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Violin/Francesco Ruggieri violin??


QUESTION: Dear Mr. Lashof,

I would like to ask you about my mothers violin,
this piece is in family for a long time.
I read a manny of articles about old vintage violin and i think its a little bit possible to think about this like an really old violin.
I explored, some photos of Ruggieri master pieces and found a harmony in few details.
I would like to ask zou for your opinion.
Thanks a lot for your answer and please forgive to me my amateur language skills.

I attach a few photos for u.

Kindly regards

Michal Zahor
Czech republic
i can attach only two photos so if u will want more i will need your email adress.

ANSWER: Hi Michal

Thanks for all of the great pictures, they told me what I need to know.  Unfortunately the violin you have is a copy of a Ruggieri.  It was made in the late 1800's to early 1900's most likely in Germany or possibly Bohemia or Czechoslovakia. The label is what is called a facsimile, and is in way to good a condition to be that old and appears to be made from modern paper vs. rag paper and not block printed as a real one would be.  Books of labels were printed in the late 1800's with hundreds of copies of the great masters labels reproduced in them. These were available to the firms that made "trade" instruments, ones made to be sold by dealers in the trade of selling violins. They were assembly line hand made instruments.  The violin you have was clearly not made 350 years ago, almost all of the antiqued look was done when it was made, including all of the artificial aging of the varnish. In addition there is no neck graft. Any instrument, unless still set up for baroque music which this one isn't, made prior to around 1820 will have had a neck graft as the angle of the neck and its length was changed when the tuning pitch of the orchestra was raised because of modern music styles.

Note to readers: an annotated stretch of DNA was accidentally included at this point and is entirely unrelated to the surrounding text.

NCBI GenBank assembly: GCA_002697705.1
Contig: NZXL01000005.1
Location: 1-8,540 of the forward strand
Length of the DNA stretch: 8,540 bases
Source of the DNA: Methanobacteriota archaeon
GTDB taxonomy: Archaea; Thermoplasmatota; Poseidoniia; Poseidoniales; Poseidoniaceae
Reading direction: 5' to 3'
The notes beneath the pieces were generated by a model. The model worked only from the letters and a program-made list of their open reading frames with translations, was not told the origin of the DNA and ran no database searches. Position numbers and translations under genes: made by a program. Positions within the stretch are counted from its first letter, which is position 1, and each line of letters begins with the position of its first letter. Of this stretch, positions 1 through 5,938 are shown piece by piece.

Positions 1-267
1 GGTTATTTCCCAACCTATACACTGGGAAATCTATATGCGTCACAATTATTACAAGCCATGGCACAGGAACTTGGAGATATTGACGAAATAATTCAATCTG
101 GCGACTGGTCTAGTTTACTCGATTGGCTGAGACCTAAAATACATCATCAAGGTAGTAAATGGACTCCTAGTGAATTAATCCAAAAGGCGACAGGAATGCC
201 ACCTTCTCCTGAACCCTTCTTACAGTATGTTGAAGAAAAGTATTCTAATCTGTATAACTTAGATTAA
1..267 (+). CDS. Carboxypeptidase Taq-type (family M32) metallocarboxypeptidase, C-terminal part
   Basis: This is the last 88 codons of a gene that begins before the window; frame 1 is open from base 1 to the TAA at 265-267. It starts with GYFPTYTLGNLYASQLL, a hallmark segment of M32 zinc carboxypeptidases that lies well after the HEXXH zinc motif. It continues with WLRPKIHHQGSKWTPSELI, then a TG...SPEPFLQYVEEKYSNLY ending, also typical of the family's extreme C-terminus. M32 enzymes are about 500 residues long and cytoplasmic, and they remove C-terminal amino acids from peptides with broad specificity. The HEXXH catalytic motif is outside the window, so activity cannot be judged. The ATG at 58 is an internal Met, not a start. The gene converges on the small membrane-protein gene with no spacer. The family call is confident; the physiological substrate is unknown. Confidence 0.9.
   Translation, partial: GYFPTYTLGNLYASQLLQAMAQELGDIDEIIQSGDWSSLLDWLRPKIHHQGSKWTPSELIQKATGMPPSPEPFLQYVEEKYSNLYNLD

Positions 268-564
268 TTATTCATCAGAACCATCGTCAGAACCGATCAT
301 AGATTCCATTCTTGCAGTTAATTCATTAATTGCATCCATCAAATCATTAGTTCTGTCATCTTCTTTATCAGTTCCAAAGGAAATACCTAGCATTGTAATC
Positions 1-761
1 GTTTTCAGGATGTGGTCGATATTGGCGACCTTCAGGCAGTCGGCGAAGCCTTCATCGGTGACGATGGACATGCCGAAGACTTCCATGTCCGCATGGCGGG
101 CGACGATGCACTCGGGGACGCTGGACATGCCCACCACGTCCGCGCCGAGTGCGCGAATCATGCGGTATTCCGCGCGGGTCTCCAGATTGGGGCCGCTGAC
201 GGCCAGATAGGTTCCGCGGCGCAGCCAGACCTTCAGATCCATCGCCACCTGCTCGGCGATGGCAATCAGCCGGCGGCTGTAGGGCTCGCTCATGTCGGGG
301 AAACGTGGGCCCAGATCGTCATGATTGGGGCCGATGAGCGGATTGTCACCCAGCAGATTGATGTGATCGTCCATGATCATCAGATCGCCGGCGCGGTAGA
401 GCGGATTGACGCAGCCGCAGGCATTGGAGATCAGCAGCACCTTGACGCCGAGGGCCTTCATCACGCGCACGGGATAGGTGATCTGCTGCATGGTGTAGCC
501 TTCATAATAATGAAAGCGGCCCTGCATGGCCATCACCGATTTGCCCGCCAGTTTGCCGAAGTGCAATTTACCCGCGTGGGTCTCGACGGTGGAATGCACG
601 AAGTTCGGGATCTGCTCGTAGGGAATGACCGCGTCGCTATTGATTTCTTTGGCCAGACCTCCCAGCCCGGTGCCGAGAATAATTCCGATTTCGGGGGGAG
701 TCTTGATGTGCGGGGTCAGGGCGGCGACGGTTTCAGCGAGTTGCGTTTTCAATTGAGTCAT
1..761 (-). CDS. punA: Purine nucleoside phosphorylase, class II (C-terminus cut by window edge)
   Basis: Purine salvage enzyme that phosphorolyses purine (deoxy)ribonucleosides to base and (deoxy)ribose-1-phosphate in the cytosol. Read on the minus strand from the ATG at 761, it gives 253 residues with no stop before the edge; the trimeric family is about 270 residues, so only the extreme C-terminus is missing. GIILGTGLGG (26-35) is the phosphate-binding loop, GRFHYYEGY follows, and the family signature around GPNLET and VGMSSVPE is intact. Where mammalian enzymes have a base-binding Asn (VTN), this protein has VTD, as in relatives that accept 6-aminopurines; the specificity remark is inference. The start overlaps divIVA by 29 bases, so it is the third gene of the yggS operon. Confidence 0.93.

Yours is certainly a nice example and could still be worth some money. Usually these trade instrument are worth up to around $2500 and I think that yours depending on condition and sound could be worth in the $2000-2500 range. I can't see all of it to access the condition and obviously I can't hear its sound.  

As always it is best to have it looked at in person.  To get a true value, you should take it to be seen in person at a violin shop where everything can be evaluated.

---------- FOLLOW-UP ----------

thank You so so much for very quick answer.
If you dont mind i have a few more question.
Im sorry if i understood not all or something wrong.
Is this violin hand or factory made?
infprmation for u: this varnish is after renovation, this violin maker who made renovation told to my
mom that he never saw so nice piece long time or never.
Im not sure if i clearly understood what is the "neck graft" exactly is?
Found some ruggieri original picture and head and neck is similar, also used varnish colour is the one of he used.